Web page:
As seen in The Blade
Homes, retail give sleepy village a loud wake-up call Dundee, Mich. – Sure, Cabela’s is here and Chrysler is coming, but that’s not the main reason that Andrew Milia is about to construct a subdivision in this quaint village. “It’s the strategic location that’s creating a desire to be part of the community,” said the Farmington Hills, Mich. – based president of Franklin Property Corp., pointing out that the village is located 20 minutes by expressway from Ann Arbor and Toledo. “What’s even more interesting is that you’re only 40 minutes from Livonia and Farmington Hills.
You can really attract a lot of people to the market because of the quality of life and the school system,” he said. Easy access to highways and a growing commercial base has housing developers discovering Dundee. Projects are aimed at upscale commuters as well as first time homebuyers. Some are expecting buyers who want to escape the higher housing costs in the Ann Arbor and suburban Detroit areas. A housing boom is anticipated. From 1990 to 2000, seven building permits were issued for houses, said Patrick Burtch, village administrator. So far this year, more than 50 permits have been issued and another 40 are expected. Plus, 120 to 200 housing starts are expected in each of the next few years. The village has about 3,500 residents, including more than 300 children under the age of 5, based on 2000 figures from the U.S. Census Bureau. Both the total and the under the age 5 categories grew substantially from a decade ago. Not to be outshone is the commercial growth in the village.
Dundee has been aggressively seeking commercial projects for two decades, Mr. Burtch said, averaging a new plant every three years. That has jumped by a third since the arrival three years ago of Cabela’s, a 165,000-square-foot hunting, fishing, and outdoor gear store off of M-50 next to U.S. 23, which splits the village. An even faster pace of commercial development is expected because of the February announcement of a $400 million automotive engine plant on Ann Arbor Road on the east side of U.S. 23, a joint project by Chrysler, Mitsubishi Motor Corp., and Hyundai Motor Co. It is to be operating by 2005. Still, the housing plans are the most eye-opening in the western Monroe County town that is 17 miles north of Ohio.
If all current plans are developed, the village of 2,600 homes will add 3,200 housing units in 15 to 20 years, Mr. Burtch said. Some of it will be within the existing village boundaries; some will come through annexation of adjacent township land. “What’s really unusual is that everyone coming in has a different product,” he said. “Nobody’s competing with each other and all the homes are in different ranges. Franklin Property will present a site plan to village official’s tomorrow night for Arbor Chase, a subdivision with houses and condominiums which is just north of the new $30-million high school. The $150 million project eventually is to have 690 homes, priced from $150,000 to $250,000 and more than 50-acres of open space and walking trails. Construction is to start early next year, Mr. Milia said. “What you find in a lot of communities is that they create artificial downtowns with residential developments going up in cornfields,” he explained. “We like the village of Dundee because it already has a quaint downtown and our development . . . will help support the shops and services downtown.”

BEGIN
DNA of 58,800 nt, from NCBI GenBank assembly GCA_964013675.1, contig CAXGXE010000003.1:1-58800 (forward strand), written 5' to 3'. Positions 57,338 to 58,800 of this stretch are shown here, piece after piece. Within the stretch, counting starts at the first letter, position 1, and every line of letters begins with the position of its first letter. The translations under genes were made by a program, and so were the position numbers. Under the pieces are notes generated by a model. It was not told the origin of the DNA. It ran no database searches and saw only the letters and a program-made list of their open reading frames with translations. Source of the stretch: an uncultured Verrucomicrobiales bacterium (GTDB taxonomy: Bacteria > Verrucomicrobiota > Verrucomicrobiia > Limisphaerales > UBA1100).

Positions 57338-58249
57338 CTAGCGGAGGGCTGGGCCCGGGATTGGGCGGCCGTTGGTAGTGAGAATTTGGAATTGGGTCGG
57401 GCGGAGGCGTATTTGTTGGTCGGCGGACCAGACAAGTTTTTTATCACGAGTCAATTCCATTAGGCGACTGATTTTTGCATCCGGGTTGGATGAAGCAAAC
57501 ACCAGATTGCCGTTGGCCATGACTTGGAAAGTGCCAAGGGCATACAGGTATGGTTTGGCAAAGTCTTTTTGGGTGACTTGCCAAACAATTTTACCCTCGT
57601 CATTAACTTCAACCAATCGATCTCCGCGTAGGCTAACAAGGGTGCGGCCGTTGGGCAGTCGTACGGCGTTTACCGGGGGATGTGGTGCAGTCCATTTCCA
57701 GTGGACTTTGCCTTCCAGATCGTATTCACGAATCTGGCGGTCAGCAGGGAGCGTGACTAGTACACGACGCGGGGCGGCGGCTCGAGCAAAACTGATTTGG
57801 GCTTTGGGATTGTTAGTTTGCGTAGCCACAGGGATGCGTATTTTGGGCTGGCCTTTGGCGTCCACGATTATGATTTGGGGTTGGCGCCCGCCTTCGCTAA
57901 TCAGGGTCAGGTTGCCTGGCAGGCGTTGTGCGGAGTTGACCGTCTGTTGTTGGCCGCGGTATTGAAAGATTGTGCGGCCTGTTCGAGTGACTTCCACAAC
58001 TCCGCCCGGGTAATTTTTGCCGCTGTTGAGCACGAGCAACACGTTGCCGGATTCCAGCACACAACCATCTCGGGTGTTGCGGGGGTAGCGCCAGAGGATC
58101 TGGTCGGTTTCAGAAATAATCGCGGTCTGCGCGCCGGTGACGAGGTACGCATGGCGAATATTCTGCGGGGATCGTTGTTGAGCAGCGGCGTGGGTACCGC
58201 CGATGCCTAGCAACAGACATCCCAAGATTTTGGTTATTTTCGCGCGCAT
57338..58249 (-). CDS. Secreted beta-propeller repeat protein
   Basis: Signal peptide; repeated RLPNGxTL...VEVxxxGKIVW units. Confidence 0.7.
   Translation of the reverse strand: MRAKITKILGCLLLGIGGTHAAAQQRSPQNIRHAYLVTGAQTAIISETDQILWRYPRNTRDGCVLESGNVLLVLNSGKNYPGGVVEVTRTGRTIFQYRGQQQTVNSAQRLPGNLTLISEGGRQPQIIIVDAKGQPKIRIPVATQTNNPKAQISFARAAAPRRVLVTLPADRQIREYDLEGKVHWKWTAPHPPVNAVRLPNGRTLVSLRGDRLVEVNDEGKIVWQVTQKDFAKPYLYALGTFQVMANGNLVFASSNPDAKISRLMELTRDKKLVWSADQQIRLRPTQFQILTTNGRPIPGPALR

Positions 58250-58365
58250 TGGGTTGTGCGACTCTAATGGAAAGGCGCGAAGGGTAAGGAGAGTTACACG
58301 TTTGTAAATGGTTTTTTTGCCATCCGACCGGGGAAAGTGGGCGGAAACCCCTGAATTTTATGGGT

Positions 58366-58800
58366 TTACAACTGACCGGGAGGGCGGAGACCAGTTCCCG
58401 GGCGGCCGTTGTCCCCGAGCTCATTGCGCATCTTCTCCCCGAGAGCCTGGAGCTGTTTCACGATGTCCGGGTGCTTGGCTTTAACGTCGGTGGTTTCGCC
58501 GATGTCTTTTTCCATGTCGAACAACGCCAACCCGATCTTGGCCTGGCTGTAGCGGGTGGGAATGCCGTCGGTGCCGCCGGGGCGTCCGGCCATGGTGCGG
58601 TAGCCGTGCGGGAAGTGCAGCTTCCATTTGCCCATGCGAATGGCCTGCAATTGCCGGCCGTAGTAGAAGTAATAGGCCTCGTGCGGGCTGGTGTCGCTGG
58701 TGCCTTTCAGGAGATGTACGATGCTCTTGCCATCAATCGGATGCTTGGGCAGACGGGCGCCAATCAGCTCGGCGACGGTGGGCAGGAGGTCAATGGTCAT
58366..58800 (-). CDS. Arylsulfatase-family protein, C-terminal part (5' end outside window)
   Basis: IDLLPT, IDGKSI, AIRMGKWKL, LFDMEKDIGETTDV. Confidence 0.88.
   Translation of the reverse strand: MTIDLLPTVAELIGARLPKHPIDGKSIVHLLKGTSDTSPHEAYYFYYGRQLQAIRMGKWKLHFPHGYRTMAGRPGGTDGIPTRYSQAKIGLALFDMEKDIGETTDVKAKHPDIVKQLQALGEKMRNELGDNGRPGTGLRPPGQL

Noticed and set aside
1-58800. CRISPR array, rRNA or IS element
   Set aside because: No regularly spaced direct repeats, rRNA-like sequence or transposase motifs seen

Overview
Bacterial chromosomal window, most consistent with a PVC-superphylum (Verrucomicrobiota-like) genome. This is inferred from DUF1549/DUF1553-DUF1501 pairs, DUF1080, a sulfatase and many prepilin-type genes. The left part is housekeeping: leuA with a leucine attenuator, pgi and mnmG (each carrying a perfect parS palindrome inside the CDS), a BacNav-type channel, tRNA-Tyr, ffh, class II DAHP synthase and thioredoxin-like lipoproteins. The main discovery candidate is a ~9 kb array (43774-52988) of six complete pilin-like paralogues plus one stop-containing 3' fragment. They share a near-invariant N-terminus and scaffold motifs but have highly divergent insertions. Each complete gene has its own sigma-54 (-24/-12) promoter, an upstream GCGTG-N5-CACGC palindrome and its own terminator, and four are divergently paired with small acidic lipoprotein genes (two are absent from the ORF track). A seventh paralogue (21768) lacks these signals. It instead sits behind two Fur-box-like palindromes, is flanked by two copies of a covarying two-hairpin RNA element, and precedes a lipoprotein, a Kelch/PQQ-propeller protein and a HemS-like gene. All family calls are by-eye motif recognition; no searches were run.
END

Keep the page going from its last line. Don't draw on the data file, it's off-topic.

As seen in The Independent
Franklin Property Corporation is planning to build a new sub-division in Dundee, just north of the new high school building. The plan is for 700 new houses. Village President Jim Roe said that the houses will not be built all at once, but only on demand as they sell.
“Yes, the plan is for 700 houses, but in what time span? Maybe seven to 10 years,” said Mr. Roe. “They’re not going to build 50 or 100 homes and have them sit there. “They only build homes they can fill,” said Mr. Roe. “I imagine that in years to come it probably will fill up.”
Village Council member Ed Craft serves on the Planning Commission. He said that the homes would all be single-family, stick-built houses.
“Some of the zoning is RA-1 and some is RA-3 with smaller lots,” said Mr. Craft. ” They brought us two different layouts, but they were conceptual plans only, with no site plan submitted. It’s not chiseled in stone.”
He added that the developer had planned to put in this subdivision before the engine plant was announced. “The subdivision fronts Dundee-Azalia Road,” said Mr. Craft. “Its northern boundary is Ty Circle Drive.”
The new subdivision will be accessed from Dundee-Azalia Road. Mr. Craft said the Planning Commission strongly suggested the developers also have access off the Ty Circle Drive extension, to ease traffic congestion and provide another outlet. Also under consideration is the extension of Ypsilanti Street, but there may be some complications involved in that with Detroit Edison power lines and poles, so it may not happen.
“No start date has been mentioned that I know of. None of this has come before the Village Council yet,” said Mr. Roe. “It is still at the Planning Commission stage.”
Originally, Franklin Property Corp. had options on 60 more acres to the north, but gave up the options to the new engine plant, which is expected to break ground sometime in late March or early April.